State Bar of Montana

Ethics Opinion
940112

In 1988, Attorney undertook to represent Mr. A in a dissolution action against Mrs. A. Their marriage had been very aggressively physical. While Mr. A was in city jail, Mrs. A took their three children and proceeded to the State of M. Upon being released from city jail, Mr. A retained Attorney to represent him in the dissolution action. Attorney prepared to obtain an order to show cause regarding custody. Before an order was obtained, Mr. A proceeded to the State of M and, without the consent of Mrs. A, obtained physical custody of the children and returned them to the State of Montana. The State of M filed felony charges for spouse/custody interference.

The dissolution was finalized with Mr. A obtaining custody of the two older children, with the younger child being returned to Mrs. A in the State of M. The criminal charges against Mr. A in the State of M were eventually dismissed by agreement of Mr. A to plead guilty to fugitive from justice charges in the State of Montana.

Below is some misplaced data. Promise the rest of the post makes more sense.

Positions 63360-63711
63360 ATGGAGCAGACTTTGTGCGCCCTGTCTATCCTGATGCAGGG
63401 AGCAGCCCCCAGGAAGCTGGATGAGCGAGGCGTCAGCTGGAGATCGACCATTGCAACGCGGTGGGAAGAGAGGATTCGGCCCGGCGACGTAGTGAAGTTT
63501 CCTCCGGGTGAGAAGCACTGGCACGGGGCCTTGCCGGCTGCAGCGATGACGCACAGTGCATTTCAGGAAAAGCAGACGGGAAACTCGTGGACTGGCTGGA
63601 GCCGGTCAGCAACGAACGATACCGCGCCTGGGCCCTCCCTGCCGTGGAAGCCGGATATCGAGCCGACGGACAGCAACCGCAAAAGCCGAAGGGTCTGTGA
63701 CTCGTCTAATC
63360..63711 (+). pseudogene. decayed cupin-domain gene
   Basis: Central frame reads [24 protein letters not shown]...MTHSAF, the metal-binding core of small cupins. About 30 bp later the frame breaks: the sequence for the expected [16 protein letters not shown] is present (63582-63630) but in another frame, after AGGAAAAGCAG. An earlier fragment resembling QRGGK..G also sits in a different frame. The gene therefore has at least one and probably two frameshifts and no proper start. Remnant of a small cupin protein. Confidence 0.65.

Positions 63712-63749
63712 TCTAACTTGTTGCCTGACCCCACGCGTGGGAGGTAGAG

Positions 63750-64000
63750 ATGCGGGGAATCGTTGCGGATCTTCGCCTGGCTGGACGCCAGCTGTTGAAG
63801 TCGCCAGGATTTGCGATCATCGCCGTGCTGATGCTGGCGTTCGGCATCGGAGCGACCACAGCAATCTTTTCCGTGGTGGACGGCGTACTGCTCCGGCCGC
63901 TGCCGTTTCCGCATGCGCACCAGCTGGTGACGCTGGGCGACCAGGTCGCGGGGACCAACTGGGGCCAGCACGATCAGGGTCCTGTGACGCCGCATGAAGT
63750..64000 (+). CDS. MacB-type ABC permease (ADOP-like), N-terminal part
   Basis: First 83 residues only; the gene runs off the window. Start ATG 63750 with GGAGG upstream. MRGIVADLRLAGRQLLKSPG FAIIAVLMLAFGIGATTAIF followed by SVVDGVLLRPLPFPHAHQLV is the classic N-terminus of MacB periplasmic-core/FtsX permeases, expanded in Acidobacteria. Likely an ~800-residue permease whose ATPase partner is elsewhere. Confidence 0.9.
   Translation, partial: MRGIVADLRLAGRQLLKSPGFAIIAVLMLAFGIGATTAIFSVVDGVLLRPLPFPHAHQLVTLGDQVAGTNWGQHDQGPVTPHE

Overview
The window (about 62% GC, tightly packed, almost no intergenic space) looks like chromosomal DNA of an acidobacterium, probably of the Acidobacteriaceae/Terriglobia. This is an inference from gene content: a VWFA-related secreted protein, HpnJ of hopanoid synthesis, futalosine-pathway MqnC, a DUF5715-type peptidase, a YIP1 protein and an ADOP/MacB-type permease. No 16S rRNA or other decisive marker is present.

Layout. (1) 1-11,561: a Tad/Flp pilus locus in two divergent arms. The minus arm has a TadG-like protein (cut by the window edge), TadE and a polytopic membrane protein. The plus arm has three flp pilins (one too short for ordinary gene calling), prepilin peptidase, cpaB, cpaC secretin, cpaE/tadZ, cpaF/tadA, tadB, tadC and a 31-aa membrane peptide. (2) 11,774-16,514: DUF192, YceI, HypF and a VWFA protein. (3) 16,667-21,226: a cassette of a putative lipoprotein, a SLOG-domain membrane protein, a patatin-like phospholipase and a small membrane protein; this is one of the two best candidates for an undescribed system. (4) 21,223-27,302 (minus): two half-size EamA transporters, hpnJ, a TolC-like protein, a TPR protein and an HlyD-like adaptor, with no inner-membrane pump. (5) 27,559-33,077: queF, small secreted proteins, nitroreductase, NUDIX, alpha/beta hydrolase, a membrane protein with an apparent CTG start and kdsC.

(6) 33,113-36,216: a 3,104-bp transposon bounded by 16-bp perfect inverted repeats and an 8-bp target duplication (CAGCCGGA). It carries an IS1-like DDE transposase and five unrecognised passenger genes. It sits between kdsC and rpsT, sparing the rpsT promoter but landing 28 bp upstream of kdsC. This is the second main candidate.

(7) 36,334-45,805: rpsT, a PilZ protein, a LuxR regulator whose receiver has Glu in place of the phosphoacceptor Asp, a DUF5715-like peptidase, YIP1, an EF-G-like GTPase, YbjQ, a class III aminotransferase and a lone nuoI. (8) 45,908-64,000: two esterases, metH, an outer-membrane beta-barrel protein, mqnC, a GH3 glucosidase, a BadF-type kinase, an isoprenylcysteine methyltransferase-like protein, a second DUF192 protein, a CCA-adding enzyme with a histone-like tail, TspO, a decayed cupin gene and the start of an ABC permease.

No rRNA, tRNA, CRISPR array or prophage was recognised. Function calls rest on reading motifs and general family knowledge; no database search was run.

During the separation of Mr. A and Mrs. A, Mr. A started living with Ms. B, whom he subsequently married after completion of the divorce. One child was born of that marriage. In 1991 Mr. A went to a different attorney and commenced a dissolution action against Mrs. B. Mrs. B obtained counsel and various orders to show cause were issued. In the summer of 1992, Mrs. B terminated her counsel and sought representation from Attorney.